Shootout in India Leaves Four Dead

India said a Pakistan-based Islamic militant group claimed responsibility Tuesday for an attack on a U.S. government cultural center, which killed four Indian police officers.

No Americans were injured in the attack, but eighteen police officers, one pedestrian and a private security guard were wounded. State Home Secretary Amit Kiran Deb said the building was closed for the day.

In the attack, four people draped in shawls rode two motorcycles up to the American Center in the heavily populated center of Calcutta at 6:30 in the morning, shot at officers and fled.

A pool of blood could be seen outside the American Center. Spent AK-47 bullets littered the street.

The attackers were not hurt, said Calcutta Police Commissioner Sujoy Chakraborty.

"They used high-caliber automatic weapons. It is a terrorist attack but we cannot yet identify which group was involved," Chakraborty said.

He said the attack occurred when the police officers on the night shift were changing guard.

Armed forces were quickly deployed to guard bus and railway stations, bridges and other key facilities throughout the state.

In the Indian capital of New Delhi, a security cabinet held an emergency meeting and a high alert was issued at the U.S. Embassy and other American institutions.

FBI Director Robert Mueller, who was in India meeting officials, suggested it was too soon to label the shooting a terrorist attack.

"I think I will describe it as a horrible tragedy and an assault on police officers," Mueller told reporters. "But categorizing it beyond that, in the absence of the facts ... would be inappropriate at this time."

Still, India's home minister, Lal Krishna Advani, called it a "terrorist attack" against U.S. and Indian interests.

A senior home ministry official told The Associated Press that a man called police in New Delhi and said the attack had been carried out by Harkat-ul Jehad-e-Islami. Advani said the Pakistan-based militant group, which fought the Indian army in Kashmir in the 1990s, is connected to Pakistan's spy agency, the Inter-Services Intelligence.

A spokesman for the group said India manufactured the claim.

"None of our members was behind it," Mohammed Rizwan Kashmiri said.

Pakistani Foreign Ministry spokesman Mohammed Aziz Khan also denied the claim.

"These are all baseless allegations. There is no truth that Pakistan's ISI was behind the attack on the American Center," he said.

In Calcutta, however, Deb said another call to police, traced to Dubai, also said Harkat claimed responsibility. One local Calcutta newspaper received a fax from an unidentified group saying, "We have taken over your city." The fax also threatened to blow up the Howrah Bridge in Calcutta, which spans the Ganges River.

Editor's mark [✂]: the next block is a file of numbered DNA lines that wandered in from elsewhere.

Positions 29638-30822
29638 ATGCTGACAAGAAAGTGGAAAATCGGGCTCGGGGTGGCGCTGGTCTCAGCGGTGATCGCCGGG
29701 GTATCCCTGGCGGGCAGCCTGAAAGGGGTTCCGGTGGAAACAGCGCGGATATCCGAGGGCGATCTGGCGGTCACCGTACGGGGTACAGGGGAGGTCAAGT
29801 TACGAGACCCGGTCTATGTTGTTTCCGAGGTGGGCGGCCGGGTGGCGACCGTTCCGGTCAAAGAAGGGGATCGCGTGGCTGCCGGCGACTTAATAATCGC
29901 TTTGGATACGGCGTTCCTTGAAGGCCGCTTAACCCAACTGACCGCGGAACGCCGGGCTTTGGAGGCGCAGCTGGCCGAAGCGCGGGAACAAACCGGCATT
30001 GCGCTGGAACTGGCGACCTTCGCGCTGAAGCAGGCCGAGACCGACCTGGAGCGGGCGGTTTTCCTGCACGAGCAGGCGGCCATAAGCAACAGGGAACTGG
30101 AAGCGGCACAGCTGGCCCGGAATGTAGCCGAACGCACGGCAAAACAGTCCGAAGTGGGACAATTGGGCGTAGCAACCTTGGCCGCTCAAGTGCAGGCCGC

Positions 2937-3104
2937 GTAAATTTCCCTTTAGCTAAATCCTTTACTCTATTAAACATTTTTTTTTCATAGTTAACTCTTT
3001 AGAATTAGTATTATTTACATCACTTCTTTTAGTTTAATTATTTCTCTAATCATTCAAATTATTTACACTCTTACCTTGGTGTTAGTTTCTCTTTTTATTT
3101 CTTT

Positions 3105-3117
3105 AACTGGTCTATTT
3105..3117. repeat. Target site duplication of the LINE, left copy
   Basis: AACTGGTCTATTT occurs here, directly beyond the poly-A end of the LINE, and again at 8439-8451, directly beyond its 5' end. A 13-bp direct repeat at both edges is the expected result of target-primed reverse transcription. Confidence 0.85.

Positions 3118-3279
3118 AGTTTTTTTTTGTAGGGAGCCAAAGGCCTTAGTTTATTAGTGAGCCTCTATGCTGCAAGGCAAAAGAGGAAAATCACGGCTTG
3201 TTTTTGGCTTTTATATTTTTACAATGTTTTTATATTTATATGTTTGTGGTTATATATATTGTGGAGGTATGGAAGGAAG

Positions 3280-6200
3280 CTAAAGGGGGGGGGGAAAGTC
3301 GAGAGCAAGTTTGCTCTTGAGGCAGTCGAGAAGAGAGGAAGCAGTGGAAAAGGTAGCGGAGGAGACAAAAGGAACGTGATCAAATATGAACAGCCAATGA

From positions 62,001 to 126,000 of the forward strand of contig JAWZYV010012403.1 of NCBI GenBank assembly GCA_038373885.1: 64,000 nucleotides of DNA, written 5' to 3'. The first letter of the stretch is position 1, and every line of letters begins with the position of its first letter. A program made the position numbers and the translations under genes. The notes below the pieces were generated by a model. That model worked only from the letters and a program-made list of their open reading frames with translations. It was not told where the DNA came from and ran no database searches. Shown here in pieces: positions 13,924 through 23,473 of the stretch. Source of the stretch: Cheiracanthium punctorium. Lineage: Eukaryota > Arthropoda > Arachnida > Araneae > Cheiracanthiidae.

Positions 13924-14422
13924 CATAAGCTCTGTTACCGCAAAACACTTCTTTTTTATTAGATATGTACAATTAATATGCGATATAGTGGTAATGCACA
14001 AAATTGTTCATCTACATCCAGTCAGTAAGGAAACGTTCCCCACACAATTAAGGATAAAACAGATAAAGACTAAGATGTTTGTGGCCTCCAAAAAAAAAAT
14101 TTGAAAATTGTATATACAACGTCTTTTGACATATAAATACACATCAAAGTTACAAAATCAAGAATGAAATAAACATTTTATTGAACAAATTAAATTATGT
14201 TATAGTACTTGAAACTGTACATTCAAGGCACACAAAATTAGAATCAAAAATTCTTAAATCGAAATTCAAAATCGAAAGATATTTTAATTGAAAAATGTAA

Another newspaper in Calcutta received a phone call from an unknown group called Asif Reza Commando Force, which claimed responsibility for the attack.

Police had earlier said that both newspapers had received faxes from Harkat.

Foreign Ministry spokeswoman Nirupama Rao said a "mafia don" based in Dubai and named Farhan, alias Aftab Malik, had claimed responsibility for the attack.

"It is obviously a terrorist attack," she said. "Farhan could be in touch with Harkat-ul Jehad-e-Islami and Harkat-ul-Mujahedeen," another Pakistan-based militant group.

The Calcutta office of Prime Minister Atal Bihari Vajpayee's Bharatiya Janata Party said it also received a telephone call threatening to blow up the local office.

The United Jehad Council, a coalition of Kashmir-based Islamic militant groups, also denied any involvement and claimed India's spy agency was responsible.

Joint Commissioner of Police Suresh Roy said there were intelligence reports of a possible strike against U.S. establishments in India as part of an "unprecedented threat" during India's Republic Day celebrations this coming Saturday.

"We have tightened the entire security arrangement at the U.S. Embassy and all U.S. establishments. A general alert has been sounded," Roy said in New Delhi.

Security has been tightened in recent months at the American Embassy in New Delhi, consulate buildings and other offices across the country to prevent possible attacks by Islamic guerrillas fighting to separate the Himalayan region of Kashmir from Indian control.

The American Center, one of the two U.S. government buildings in Calcutta, houses a popular library, the embassy's public affairs office, a press section and a wing for cultural programs.

The center is one of the landmarks of Calcutta, the eastern metropolis that is the capital of the communist-run West Bengal state. Anti-American protests by communists and labor unions are often held there, but this is the first violent attack against an American compound in India.

The attack came a day after Indian and American officials held the first meetings of the Joint Working Group on Counterterrorism in the aftermath of the Sept. 11 terror attacks in the United States.

The attack on the American Center comes more than a month after an assault on the Indian Parliament left nine government workers and five attackers dead in New Delhi. India blamed two Pakistan-based Islamic militant groups for the attack, which prompted the threat of war between the nuclear neighbors.

The United States has sought to mediate the conflict to keep efforts in the region focused on the U.S.-led campaign against terrorism in Afghanistan.

The Associated Press contributed to this report.